Increasing value per unit eco-cost

by: Mirjam Visser, 2010-05-19 01:28:16 UTC
Sustainability Aspects: Increasing the customer value of product made of eco-friendly, re-newable material like in this instance cork. Cork stems from the bark of a cork oak. The main producer is Portugal, where cork oak forests play an important role in local eco-system. It is

The Story

Cork Wine Cooler, 2007

Cork stems from the bark of a cork oak. The main producer is Portugal, where cork oak forests play an important role in local eco-system. It is a natural, renewable material, where the tree stays intact when the cork is harvested. The cork is currently used for stoppers of wine bottles and all kinds of agglomerate applications

The method of materials based value creation for Cork as depicted:

‘Main material selection’ Cork was selected as a promising material for sustainable products
a “design intervention” was organised, where designers were asked to create products with maximum value, made from cork. The result was a group of 36 products of all kinds (chairs, baskets, tables, wine bottle coolers, etc, etc.)
After the design process, the eco-costs and the value were determined for each product and compared with an existing product with a similar function and quality.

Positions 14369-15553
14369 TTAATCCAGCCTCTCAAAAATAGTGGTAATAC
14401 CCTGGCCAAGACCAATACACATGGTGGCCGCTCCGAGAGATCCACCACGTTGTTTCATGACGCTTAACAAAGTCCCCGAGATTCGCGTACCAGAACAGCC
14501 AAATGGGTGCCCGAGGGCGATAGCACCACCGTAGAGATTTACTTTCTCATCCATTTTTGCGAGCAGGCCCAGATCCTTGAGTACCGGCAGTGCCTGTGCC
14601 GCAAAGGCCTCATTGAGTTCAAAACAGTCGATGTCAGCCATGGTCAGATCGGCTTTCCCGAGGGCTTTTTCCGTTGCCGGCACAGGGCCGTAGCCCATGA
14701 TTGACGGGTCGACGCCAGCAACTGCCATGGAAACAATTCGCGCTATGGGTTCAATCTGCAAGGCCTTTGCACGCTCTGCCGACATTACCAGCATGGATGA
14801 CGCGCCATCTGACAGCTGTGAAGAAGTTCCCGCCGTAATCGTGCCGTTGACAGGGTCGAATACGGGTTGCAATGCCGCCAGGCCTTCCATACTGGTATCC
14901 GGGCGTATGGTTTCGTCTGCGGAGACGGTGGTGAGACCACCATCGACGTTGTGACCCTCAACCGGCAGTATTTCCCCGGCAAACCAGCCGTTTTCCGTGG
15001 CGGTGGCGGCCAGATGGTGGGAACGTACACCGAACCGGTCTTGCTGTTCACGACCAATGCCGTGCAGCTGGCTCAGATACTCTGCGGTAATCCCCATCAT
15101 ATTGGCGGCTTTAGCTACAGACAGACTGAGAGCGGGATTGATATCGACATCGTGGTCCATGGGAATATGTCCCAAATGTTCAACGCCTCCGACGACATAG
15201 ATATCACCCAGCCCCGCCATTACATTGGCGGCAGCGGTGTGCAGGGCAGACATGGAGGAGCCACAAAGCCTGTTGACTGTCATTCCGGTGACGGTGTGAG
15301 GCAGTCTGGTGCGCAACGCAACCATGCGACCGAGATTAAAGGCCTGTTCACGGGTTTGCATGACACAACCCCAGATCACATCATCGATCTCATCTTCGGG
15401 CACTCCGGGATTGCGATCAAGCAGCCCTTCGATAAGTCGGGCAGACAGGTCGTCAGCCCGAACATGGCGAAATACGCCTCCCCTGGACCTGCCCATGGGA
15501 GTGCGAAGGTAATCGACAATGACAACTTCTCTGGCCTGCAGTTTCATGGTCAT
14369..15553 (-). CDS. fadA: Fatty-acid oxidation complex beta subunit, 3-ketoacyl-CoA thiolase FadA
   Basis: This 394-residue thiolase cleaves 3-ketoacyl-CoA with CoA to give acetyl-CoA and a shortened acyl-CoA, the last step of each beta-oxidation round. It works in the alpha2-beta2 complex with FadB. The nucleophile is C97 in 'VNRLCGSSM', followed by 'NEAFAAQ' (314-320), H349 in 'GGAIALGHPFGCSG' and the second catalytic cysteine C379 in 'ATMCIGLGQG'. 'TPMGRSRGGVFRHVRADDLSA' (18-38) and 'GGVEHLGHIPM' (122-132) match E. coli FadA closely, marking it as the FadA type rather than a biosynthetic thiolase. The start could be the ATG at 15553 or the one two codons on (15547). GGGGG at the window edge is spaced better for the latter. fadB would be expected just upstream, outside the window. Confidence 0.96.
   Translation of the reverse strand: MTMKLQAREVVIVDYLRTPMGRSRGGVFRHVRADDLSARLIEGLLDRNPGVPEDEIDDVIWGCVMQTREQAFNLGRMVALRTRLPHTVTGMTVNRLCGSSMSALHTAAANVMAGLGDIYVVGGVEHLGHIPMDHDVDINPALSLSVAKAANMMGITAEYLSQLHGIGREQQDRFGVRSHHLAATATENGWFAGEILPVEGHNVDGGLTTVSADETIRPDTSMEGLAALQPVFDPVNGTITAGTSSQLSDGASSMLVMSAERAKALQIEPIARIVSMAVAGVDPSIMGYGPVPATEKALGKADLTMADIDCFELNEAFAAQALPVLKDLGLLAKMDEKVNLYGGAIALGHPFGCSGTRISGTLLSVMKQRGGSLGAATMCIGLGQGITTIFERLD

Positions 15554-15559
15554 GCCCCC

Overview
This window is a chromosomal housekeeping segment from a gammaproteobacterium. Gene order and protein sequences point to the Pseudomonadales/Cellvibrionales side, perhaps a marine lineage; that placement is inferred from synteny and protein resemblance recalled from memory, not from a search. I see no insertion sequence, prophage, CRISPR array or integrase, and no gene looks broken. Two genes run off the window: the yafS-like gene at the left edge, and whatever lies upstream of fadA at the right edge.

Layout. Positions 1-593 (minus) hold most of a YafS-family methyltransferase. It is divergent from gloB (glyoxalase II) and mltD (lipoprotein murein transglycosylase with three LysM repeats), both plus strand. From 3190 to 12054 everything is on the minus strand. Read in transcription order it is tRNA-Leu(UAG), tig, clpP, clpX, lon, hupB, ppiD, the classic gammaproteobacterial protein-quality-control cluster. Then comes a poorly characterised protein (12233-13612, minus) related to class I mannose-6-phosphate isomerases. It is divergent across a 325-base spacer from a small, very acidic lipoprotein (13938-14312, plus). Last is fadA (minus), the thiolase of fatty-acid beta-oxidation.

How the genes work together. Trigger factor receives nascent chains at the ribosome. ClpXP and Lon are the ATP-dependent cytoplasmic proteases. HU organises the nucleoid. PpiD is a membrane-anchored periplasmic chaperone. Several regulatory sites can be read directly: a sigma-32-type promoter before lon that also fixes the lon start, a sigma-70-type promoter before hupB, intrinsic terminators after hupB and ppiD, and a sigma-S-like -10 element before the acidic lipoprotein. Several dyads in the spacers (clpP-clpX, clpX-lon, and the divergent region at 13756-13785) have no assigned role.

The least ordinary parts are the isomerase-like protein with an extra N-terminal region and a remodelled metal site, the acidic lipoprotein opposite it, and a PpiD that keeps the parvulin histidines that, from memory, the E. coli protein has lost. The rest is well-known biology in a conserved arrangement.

Where possible, the product designs were improved in terms of eco-costs, under the condition that this didn’t result in a lower value.
Designs with higher eco-costs than the existing product were abandoned, so the end result of the project was a list of 29 products with higher value and lower eco-costs.
One of the examples; The original design was a cork wine bottle chiller in a shiny stainless steel plate which can be clamped to the table. The value was good, however, the eco-costs were too high because of the stainless steel (design 1). The first idea was to replace the stainless steel by wood, however, that ruined the value (design 2). The best solution was a high carbon with chromium plating (design 3): the value was excellent combined with reasonably low eco-costs.

A next PhD project has just been started on cork in the field of high tech applications. The project will be structured in a similar way. Further PhD projects are on bamboo, rattan and textile. A similar approach is followed to analyse product portfolios of companies.
A PhD in the field of housing 12 will be followed by a European project of the CEEC (The Council of European Construction Economists).
The main development of the EVR model itself is the application in Cradle to Cradle (C2C) design. The main issue is to apply LCA and to test C2C design strategies. A first design study of a “sustainable C2C bike” is in progress.

Product: Cork
Designer: J.G. Vogtländer and A.C. Mestre, TU Delft
Manufacturer: various
Category: increase value per unit ecocost


Cork Wine Cooler, 2007
Cork Wine Cooler, 2007
Design by Ana Mestre, Fernando Marques

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